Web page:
The project description should help describe each project and what made each unique. What technologies and methodologies where used? What was the team structure? Who were the users of the solution and how the accessed it? You do not need to answer each of these questions – rather you are looking for what about this project sets it apart from others.
This document has helped me in describing experience in resumes, cover letters, and in interviews, as well as document hours for both the PMP and the Certified Business Analyst Professional (CBAP®) certification. I use it when customizing my resume to the job I am submitting for, developing my cover letter, review prior to an interview for a fresh look, and I even request to keep the document out and handy during an interview. I have yet to be refused to have my “cheat sheet” handy. Recruiters and interviewers have requested a copy. Remember to have a public version available. One recruiter I worked with said, “This is great! Every project professional should have this.” Start putting your together today. I have linked a Project Portfolio History template so you can get started on yours today. Start with your current project and work backwards. You can always add rows to fill in gaps if you miss something along the way.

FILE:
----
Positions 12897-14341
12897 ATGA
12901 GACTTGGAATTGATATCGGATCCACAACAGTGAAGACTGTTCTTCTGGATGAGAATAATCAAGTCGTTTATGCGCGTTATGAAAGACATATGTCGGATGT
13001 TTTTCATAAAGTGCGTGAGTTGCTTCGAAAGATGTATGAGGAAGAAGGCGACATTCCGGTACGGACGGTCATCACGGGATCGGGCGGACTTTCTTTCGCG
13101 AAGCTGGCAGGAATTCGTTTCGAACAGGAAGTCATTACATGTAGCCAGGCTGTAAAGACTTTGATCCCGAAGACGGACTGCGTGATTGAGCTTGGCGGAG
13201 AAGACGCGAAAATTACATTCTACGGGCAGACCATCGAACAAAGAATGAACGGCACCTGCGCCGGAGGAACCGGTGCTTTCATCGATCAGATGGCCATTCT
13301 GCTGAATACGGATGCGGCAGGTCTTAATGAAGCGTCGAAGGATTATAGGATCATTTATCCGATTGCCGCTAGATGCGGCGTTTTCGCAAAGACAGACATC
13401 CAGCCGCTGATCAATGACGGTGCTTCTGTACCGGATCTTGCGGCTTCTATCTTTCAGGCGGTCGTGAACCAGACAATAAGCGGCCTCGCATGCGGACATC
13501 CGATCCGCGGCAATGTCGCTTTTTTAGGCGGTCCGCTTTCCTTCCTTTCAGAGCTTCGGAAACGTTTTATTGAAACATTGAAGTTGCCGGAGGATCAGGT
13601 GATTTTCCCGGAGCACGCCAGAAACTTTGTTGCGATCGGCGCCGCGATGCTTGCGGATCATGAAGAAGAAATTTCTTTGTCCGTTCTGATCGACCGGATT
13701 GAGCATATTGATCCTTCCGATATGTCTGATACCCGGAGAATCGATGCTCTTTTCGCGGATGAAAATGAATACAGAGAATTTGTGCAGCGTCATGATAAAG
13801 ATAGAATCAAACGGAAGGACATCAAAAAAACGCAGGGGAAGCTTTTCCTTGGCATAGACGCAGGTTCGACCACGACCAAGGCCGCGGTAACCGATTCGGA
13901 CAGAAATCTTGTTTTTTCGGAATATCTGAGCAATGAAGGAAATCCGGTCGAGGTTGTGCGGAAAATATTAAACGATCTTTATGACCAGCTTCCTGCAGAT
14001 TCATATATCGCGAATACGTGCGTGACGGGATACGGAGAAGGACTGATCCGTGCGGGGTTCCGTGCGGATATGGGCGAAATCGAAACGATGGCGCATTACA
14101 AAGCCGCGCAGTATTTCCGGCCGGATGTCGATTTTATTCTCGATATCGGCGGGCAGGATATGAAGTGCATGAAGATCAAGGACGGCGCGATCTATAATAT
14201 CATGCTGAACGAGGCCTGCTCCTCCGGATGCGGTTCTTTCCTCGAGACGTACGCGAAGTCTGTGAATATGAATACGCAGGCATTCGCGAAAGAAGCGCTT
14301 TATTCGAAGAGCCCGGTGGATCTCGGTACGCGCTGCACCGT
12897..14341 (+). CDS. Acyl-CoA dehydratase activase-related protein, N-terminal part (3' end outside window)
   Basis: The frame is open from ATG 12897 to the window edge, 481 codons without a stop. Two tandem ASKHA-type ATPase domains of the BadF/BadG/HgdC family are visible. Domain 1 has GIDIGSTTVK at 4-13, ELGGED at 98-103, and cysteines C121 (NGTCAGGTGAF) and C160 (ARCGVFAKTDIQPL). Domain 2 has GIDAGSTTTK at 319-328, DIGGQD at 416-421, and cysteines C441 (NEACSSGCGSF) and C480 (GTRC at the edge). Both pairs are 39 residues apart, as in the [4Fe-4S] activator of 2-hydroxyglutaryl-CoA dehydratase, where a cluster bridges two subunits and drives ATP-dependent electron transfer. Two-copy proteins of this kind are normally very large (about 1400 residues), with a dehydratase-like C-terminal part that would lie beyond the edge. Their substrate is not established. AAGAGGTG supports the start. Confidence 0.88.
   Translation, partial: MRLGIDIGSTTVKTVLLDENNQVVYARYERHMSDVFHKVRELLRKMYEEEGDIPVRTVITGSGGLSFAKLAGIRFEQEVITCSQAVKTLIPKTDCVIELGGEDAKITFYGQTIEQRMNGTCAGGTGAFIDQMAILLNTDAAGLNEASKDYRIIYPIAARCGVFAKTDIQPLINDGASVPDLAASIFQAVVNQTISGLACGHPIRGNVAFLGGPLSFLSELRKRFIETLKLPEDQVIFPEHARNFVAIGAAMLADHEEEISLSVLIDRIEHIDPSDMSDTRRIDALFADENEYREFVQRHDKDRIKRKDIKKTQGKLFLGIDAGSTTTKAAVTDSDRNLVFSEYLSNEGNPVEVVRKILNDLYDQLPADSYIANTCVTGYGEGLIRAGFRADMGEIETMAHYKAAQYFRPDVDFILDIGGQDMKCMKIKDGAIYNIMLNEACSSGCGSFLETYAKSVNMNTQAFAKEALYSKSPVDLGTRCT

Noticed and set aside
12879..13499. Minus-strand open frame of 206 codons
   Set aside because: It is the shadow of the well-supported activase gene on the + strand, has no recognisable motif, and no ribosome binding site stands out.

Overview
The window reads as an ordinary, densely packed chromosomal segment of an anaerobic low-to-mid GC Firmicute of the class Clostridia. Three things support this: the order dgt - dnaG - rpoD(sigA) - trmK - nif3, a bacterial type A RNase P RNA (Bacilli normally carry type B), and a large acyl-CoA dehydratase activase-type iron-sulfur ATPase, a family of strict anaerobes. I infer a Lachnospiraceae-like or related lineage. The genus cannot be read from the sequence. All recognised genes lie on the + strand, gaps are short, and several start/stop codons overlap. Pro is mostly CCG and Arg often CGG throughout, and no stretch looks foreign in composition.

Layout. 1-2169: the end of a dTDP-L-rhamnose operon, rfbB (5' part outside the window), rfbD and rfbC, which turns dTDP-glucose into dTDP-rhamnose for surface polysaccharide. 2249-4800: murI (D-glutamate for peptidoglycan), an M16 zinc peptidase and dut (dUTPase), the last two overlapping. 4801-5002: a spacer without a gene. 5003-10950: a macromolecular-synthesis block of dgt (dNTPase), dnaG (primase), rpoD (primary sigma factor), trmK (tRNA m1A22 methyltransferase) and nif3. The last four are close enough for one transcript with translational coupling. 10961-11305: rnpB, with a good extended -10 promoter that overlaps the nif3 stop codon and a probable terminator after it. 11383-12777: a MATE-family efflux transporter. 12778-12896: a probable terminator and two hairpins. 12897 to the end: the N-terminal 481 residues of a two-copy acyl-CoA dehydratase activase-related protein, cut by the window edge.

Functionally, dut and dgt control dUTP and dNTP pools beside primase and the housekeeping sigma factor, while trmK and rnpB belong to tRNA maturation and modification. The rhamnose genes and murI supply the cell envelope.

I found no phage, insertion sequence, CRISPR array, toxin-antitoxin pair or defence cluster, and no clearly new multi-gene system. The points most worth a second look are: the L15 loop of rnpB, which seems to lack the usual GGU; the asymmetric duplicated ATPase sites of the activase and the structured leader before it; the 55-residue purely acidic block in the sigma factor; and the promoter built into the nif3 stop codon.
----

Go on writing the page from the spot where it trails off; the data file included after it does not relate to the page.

Please share your experiences with this or a similar document by commenting on this post.
I had the great honor of being interviewed by Samad Aidane for Guerilla Project Manager. Catch the interview on-line at http://www.guerrillaprojectmanagement.com/care-feeding-of-business-analysts.
I am thrilled to announce ModernAnalyst has published my article on Achieving Business Value – check it out and pass it on. I look forward to your comments on the ModernAnalyst site or here.